I thought a long time about whether to run this blog. But I think it’s time.
Let me explain.
Last year, I had been having a difficult time with various things: the professional transitions that life kept sending me, questions about my spiritual life, and second-guessing many of my decisions. I wanted God’s reassurance that I was on the right track.
Specifically, I wanted a sign. However, in diametric contrast to my wife, I have never been a sign type of person.
Not that I don’t like signs, but a certain Scriptural verse kept going through my head: “An adulterous generation looks for signs and wonders.” Over the years, that has kept me from asking.
So as I knelt in church thinking about these things last year, I dared not ask.
Yet, I kept thinking about asking God for a shooting star. In fact, I never considered asking for any other type of sign. But I kept thinking: Is it only the adulterous that ask for signs?
My wife had an answer.
She explained to me that I had been reading this passage wrong. It didn’t mean that faithful Christians shouldn’t look for signs and wonders; it meant that the unfaithful would see signs, but would just disregard them.
Armed with that knowledge, in perhaps the most informal prayer of my life, I asked God to send me a shooting star. And after that moment, I almost forgot my request.
Until about twenty-four hours later.
On the night following my prayer, I saw it: a majestically bright, dazzling, green falling star. I had never seen anything like it before. I had asked for a shooting star, but God sent me a much rarer occurrence: a falling star.
As I discovered, few things light up a night sky like a falling star. And sometimes, the sky isn’t the only thing that is brightened.
I realize that no one will ever understand the significance of this event in the same way that I do, just like I cannot understand your unordinary events with the same significance that you do.
When a father kisses his sick child on the forehead, something is exchanged that is known only to father and child. Others might have seen a falling star that night; but for me, I felt God kissing His sick child on the forehead.
Since that event, I have wanted to write about it. Insofar as my columns amount to a series of periodic updates in the diary of an average Catholic father, this event certainly merits an entry. But I have been reluctant to write about it.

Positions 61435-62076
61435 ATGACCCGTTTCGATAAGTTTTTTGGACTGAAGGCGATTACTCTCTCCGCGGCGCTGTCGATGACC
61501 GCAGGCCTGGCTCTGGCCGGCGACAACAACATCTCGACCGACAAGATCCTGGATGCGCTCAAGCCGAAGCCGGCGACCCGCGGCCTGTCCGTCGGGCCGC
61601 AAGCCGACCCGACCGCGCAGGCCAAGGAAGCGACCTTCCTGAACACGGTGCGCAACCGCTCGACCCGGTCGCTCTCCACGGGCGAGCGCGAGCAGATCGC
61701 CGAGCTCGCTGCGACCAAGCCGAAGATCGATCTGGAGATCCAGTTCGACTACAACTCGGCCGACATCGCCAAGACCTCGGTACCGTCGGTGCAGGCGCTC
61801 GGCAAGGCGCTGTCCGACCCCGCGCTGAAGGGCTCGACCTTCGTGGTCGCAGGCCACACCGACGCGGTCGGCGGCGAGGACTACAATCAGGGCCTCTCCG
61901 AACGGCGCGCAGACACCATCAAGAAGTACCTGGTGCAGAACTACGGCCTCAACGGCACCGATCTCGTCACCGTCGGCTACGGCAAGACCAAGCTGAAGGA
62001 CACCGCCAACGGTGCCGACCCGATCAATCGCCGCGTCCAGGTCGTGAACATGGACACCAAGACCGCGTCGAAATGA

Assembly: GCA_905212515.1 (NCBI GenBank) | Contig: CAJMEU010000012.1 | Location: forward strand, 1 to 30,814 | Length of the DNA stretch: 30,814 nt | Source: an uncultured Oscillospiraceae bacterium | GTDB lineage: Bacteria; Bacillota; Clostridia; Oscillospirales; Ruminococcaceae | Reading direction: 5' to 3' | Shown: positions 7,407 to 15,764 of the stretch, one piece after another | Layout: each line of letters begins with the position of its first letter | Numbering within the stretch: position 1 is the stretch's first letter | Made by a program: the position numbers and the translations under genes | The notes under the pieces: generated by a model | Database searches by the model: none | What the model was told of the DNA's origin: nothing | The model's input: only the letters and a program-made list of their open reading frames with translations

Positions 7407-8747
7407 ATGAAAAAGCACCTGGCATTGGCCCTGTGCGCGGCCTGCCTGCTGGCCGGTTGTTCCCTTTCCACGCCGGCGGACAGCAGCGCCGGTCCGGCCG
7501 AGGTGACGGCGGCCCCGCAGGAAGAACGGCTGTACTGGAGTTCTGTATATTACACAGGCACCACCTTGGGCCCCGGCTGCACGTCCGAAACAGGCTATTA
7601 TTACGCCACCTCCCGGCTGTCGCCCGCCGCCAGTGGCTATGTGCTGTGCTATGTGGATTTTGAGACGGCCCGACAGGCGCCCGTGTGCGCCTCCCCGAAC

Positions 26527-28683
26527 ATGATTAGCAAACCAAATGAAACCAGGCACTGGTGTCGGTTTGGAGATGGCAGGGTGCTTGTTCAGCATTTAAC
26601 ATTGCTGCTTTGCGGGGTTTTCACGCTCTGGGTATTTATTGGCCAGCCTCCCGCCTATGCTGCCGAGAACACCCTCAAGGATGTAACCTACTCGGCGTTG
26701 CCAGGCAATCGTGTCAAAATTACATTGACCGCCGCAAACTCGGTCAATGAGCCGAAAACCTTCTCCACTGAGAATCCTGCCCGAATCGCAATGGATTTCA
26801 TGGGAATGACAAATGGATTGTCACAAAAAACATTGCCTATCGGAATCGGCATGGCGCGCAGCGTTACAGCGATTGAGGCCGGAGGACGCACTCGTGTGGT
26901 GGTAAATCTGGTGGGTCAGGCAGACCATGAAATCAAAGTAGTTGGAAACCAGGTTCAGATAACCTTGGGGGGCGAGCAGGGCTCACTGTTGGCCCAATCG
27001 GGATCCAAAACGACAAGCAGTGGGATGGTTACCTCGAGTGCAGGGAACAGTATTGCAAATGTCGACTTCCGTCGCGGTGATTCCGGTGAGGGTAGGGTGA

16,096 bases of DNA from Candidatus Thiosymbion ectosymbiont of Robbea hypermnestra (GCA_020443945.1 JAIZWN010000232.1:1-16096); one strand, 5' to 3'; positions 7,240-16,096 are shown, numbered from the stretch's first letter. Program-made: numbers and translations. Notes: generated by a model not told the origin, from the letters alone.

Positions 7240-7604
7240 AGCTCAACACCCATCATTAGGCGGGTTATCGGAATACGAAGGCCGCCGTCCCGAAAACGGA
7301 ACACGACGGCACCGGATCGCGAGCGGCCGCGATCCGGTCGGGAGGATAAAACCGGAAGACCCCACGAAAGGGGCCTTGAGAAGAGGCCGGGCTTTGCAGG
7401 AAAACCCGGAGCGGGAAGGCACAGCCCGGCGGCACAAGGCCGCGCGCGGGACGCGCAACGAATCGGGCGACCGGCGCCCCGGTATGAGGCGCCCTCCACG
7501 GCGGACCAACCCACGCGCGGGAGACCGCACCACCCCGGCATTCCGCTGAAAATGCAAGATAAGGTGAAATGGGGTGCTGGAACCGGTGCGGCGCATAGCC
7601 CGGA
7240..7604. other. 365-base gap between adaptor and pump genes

Why? Because I didn’t want to give mockers of Christianity one more chance for mockery.
We live in an age in which people of faith are considered morons, and any suggestion of a miracle by them is seen as damning evidence of that charge. No amount of factual data can exculpate them from the crime of stupidity.
Even we Catholics can sometimes try to explain away the hard-to-explain incidents of our fellow brothers and sisters. Ironically, even many of us Catholics have grown uncomfortable or embarrassed with the idea of miracles. After all, we can never be exactly sure of them.
C. S. Lewis writes about this in Miracles, commenting:
“For this reason, the question whether miracles occur can never be answered simply by experience. Every event which might claim to be a miracle is, in the last resort, something presented to our senses, something seen, heard, touched, smelled or tasted. And our senses are not infallible. If anything extraordinary seems to have happened, we can always say that we have been the victims of an illusion. If we hold a philosophy which excludes the supernatural, this is what we always shall say.” (Emphasis mine.)
Lewis is right. The gentle breeze of a miracle offers no evidence to a soul insistently standing in an unrelenting tempest of disbelief.
Yet, God does not stop working miracles because they might offend the sensibilities of Christians or the insensibilities of atheists. Why not write about it? Demons and doubts will continue their work whatever I write. But so will miracles; so will faith.
In truth, miracles don’t replace faith; they still require it. Doubts follow miracles. I had my own, such as: “Did I really pray for it, or just consider praying for it?” and “Does does a falling star count? After all, I asked for a shooting star.”
Was it a miracle or not? I guess that depends on one’s point of view. But either way: I saw a falling star that night.
Even if one insists on pure coincidence and random chance, does that negate the possibility that God had something to tell me? Moreover, isn’t God the Author of what we call “random” as well as nonrandom?
Yes, there are ways to explain things away as something other than miracles. For the past two thousand years, we seem to have perfected that ability.
Maybe that’s why nine lepers never returned. Maybe they thought that they hadn’t been too sick after all.
Perhaps as Catholics it’s time we take some encouragement from one who did recognize the intervention of God. Two thousand years ago, though he had been unable to ever see one, he was able to see stars for the first time in his life—shooting, falling, or otherwise.
He is remembered to us as The Man Born Blind. He had an explanation as to how he could see, but no one seemed happy with that explanation other than the man himself. Others kept insisting that what happened could not have been a miracle.
It had to be something else; it must have been something else; they needed it to be something else. Even his parents were embarrassed by the miracle, and even by their own son.
But the man offered the simplest of observations about what had occurred: “One thing I do know. I was blind but now I see!”